I mean if you want an RV and can get this for less than $5K or so, renewing the engine with a modern turbo diesel and replacing the transmission at the same time….do up the interior a bit….Could you get away with less than $50K for that? What can you buy today for that kind of money?

    Like 7
    • Avatar photo Phlathead Phil

      A brand new one or close to that. Walk away from this monster FAST!

      Like 0
  10. Avatar photo The One

    OK, so where do you park this dang thing? I think my neighbors would have a fit!!

    Like 0
  11. Avatar photo AlaninTn.

    George Jones toured in one of these for a while. Cheaper than a Silver Eagle. Also cheaper to maintain. His band toured in a separate bus.

    Like 0
  12. Avatar photo Gus Fring

    I owned a 6V92 Silver Detroit Diesel pusher version with a tag axle. It was the absolute ultimate coach and brought nearly $40K when I sold it. It was a 1985 and this was in about 2010. It was in beautiful shape. This one, being a gas-powered, front-engined variation would not be desirable unless, as stated, someone wants to spend a lot of money converting it perhaps.

    Like 2
  13. Avatar photo Bob Mck

    Very cool rig!

    Like 0
  14. Avatar photo Russ Ashley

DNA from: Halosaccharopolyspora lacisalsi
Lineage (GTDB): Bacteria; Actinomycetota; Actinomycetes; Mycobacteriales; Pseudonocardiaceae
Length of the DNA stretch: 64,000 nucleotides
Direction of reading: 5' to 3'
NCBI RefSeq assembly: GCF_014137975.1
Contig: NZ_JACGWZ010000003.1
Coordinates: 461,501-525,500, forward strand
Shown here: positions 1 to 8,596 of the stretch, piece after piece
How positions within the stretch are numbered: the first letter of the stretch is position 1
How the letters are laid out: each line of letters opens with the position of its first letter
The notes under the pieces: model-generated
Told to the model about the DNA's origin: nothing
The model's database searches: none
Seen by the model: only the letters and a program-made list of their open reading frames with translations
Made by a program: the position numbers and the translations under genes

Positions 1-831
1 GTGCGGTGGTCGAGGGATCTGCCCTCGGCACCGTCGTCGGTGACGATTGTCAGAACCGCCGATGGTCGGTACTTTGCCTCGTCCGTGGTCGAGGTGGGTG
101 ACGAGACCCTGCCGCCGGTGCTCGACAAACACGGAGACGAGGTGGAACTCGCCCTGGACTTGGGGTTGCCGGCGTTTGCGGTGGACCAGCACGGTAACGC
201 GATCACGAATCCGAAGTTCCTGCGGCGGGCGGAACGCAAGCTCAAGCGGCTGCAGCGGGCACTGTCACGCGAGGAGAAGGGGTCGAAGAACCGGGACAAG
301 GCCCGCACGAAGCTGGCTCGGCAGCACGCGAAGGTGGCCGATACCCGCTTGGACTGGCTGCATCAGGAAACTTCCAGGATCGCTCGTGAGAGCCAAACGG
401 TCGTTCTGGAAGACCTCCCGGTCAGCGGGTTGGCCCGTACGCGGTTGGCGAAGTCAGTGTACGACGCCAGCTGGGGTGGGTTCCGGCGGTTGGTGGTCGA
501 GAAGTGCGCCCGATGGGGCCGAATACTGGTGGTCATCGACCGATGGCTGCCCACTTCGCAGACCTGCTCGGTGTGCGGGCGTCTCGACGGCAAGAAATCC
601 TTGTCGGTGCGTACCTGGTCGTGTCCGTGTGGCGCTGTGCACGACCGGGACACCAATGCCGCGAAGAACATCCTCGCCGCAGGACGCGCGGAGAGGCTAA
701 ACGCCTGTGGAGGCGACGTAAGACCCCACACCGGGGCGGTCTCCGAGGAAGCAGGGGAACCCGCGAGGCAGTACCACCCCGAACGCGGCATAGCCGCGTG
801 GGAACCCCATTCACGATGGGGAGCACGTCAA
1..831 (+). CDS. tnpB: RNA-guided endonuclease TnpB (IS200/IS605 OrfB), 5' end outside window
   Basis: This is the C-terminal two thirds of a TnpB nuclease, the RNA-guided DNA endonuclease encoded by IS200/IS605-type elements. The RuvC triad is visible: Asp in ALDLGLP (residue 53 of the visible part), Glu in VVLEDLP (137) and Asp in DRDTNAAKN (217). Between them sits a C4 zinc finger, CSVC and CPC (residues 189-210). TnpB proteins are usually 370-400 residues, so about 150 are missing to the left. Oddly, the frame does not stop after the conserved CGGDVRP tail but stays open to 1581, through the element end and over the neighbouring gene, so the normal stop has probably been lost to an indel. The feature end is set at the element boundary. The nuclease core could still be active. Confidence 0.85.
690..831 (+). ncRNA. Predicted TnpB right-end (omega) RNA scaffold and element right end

This was top of the motorhome line. If you had the money to buy it when it was new you didn’t worry about the gas mileage, as gas was cheap before the Carter years. I had a 70 Winnebago Indian with a Chrysler 440 engine when this one was new and remember how much I wished I could afford one like it.

    Like 3
  15. Avatar photo Martin

    I own one. Mine is a 1981 and by then they had gone to a 3208 Cat diesel and air brakes. The problem with this one is not lack of power so much as lack of brakes, as it will have hydraulic drums which are obsolete and even when rebuilt do not do much to stop 30,000 pounds. But if you need something to tool down to the local State park for a long weekend it would be quite awesome. But prepare for every person in the camp ground to stop by to look and ask questions. We even have people on the highway taking video from time to time.

    Like 3
  16. Avatar photo dab

    How many times has that thing been underwater?

    Like 0
  17. Avatar photo kenn

    Phlathead Phil, why do you feel no overnite park would let this in? Just ’cause you don’t like it? Why not? Also, $50K comes no where near buying “A new one, or close to that”. Leave your computer for awhile and check out motor home costs. Large motor home costs.

    Like 3